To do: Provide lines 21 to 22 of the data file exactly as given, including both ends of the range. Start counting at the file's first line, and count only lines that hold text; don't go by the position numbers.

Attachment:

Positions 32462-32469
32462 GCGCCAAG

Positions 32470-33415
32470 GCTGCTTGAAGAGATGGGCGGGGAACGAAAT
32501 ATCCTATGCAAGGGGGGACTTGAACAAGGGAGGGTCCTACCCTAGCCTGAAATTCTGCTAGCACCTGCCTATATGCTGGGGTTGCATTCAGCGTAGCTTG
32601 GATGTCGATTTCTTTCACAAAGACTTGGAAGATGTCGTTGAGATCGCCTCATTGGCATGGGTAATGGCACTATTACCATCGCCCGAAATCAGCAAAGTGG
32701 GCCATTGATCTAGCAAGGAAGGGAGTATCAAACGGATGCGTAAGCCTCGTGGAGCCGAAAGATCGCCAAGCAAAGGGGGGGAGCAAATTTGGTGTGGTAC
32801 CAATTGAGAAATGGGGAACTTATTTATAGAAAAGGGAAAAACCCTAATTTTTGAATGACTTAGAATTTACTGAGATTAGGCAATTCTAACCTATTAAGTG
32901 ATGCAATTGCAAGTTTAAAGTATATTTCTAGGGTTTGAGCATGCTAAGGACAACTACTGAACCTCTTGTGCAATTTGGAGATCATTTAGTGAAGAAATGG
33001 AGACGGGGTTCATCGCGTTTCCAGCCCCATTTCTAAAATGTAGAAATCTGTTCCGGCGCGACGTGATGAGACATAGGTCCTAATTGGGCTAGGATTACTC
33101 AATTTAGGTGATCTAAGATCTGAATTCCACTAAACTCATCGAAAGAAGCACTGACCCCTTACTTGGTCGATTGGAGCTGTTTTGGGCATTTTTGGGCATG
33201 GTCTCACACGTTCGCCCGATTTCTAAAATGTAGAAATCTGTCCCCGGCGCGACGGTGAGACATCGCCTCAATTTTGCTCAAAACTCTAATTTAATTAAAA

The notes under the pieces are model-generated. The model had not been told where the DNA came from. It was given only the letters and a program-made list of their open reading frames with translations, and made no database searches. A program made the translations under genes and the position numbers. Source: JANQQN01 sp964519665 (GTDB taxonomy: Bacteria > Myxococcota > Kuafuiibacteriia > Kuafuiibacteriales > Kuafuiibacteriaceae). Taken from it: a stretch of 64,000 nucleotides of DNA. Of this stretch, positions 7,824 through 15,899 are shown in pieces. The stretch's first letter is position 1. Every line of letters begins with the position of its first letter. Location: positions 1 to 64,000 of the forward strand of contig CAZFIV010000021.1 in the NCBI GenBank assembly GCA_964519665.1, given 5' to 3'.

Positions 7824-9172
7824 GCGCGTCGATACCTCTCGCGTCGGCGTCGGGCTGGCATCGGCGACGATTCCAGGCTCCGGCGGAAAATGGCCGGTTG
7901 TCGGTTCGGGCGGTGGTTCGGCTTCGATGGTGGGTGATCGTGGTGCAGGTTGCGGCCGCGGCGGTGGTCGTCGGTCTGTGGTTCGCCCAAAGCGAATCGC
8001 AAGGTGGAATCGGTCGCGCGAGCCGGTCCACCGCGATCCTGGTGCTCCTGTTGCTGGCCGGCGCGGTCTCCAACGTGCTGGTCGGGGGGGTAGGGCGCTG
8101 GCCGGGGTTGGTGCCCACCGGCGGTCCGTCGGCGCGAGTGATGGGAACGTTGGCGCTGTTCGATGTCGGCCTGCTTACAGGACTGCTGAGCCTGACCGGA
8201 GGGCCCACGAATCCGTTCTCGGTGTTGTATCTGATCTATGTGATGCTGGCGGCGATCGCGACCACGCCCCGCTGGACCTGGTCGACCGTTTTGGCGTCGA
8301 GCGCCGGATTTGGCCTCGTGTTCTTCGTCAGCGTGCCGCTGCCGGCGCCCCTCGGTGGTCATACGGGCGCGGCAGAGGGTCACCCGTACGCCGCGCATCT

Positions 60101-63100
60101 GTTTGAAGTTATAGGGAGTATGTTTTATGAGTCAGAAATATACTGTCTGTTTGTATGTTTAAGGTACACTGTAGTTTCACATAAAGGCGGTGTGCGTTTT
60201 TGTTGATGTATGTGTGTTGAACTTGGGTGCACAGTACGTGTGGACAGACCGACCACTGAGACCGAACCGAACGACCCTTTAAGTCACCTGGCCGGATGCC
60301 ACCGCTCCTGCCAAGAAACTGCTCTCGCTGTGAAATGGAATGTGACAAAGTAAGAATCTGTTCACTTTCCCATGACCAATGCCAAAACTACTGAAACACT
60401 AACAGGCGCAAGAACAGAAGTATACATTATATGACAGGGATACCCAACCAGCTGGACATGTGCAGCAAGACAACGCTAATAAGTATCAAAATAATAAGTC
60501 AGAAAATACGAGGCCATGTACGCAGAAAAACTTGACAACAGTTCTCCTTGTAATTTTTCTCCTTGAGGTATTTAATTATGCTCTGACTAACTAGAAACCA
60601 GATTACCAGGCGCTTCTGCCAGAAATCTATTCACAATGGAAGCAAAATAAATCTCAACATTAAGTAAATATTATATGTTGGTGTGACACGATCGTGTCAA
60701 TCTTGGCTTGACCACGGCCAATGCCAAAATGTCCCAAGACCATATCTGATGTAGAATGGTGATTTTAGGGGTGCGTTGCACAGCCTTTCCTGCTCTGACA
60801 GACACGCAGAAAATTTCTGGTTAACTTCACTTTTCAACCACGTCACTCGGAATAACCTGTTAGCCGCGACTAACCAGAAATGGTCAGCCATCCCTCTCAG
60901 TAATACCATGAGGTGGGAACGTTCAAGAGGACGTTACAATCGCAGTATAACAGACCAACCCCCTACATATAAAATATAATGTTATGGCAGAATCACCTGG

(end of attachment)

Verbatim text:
Positions 60101-63100
60101 GTTTGAAGTTATAGGGAGTATGTTTTATGAGTCAGAAATATACTGTCTGTTTGTATGTTTAAGGTACACTGTAGTTTCACATAAAGGCGGTGTGCGTTTT